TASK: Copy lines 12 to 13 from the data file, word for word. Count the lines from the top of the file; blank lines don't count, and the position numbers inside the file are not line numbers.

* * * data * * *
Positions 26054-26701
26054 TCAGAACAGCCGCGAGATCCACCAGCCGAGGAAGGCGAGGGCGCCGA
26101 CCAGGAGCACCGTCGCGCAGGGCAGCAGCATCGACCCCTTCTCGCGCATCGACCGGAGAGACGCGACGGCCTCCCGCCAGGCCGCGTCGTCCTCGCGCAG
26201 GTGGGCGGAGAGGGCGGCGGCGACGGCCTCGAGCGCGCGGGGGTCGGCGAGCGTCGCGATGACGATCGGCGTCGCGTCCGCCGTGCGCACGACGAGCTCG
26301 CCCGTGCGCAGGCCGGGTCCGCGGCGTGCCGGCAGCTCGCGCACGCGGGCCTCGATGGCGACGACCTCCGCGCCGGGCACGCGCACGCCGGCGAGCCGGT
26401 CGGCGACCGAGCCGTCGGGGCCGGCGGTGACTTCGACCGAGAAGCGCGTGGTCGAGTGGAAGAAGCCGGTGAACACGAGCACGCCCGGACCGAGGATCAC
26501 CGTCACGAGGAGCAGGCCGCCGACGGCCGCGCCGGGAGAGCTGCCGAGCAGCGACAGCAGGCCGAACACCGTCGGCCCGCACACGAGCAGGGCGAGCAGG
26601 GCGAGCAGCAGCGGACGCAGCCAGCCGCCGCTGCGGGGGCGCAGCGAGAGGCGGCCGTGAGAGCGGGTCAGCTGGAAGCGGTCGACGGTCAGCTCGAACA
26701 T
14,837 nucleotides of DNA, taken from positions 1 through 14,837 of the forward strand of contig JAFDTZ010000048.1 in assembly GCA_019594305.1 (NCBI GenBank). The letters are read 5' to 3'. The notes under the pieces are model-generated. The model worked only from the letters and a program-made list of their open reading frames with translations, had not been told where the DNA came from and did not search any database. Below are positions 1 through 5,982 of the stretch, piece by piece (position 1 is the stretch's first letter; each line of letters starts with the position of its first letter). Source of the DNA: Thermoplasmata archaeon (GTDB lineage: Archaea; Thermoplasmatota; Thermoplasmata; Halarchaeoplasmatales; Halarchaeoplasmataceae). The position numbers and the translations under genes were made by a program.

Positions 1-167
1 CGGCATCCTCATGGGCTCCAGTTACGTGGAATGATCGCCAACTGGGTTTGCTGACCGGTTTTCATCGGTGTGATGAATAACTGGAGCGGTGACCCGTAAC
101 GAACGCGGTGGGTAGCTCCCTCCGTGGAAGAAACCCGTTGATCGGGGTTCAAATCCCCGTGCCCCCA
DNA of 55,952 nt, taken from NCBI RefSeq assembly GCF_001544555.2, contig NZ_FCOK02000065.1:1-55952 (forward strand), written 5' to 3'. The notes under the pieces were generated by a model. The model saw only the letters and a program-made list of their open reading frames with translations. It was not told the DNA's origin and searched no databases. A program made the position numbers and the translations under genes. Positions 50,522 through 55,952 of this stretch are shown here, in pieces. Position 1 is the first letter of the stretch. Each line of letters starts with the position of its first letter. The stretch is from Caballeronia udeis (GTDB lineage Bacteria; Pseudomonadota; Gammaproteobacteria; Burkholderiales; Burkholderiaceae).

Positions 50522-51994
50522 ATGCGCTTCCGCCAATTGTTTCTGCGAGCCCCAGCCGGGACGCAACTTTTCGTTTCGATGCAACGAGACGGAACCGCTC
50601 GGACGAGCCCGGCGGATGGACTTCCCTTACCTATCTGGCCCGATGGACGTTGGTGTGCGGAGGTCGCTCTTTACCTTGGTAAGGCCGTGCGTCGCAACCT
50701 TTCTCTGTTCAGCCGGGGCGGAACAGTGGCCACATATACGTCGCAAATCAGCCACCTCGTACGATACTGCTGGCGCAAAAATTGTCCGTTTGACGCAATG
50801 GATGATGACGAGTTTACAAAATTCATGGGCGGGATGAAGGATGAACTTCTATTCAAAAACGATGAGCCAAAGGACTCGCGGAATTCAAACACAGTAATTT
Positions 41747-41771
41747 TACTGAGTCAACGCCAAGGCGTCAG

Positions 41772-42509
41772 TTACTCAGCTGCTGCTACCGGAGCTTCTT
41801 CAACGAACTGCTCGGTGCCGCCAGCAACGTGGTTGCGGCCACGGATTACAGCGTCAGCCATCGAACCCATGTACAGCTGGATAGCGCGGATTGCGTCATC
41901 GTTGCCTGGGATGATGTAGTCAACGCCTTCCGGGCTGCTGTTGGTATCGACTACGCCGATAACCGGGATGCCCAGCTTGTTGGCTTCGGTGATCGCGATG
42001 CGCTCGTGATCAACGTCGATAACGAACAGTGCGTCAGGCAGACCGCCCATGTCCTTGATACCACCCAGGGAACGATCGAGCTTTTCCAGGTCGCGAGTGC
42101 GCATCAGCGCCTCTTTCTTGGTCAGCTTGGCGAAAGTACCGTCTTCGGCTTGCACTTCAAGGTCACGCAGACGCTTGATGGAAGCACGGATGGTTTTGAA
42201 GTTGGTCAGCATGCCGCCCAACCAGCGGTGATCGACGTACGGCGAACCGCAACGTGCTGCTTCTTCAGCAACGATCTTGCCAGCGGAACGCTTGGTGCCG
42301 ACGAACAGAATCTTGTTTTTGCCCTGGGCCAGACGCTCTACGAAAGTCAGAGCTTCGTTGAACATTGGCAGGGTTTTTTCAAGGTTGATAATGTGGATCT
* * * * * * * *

1 CGGCATCCTCATGGGCTCCAGTTACGTGGAATGATCGCCAACTGGGTTTGCTGACCGGTTTTCATCGGTGTGATGAATAACTGGAGCGGTGACCCGTAAC
101 GAACGCGGTGGGTAGCTCCCTCCGTGGAAGAAACCCGTTGATCGGGGTTCAAATCCCCGTGCCCCCA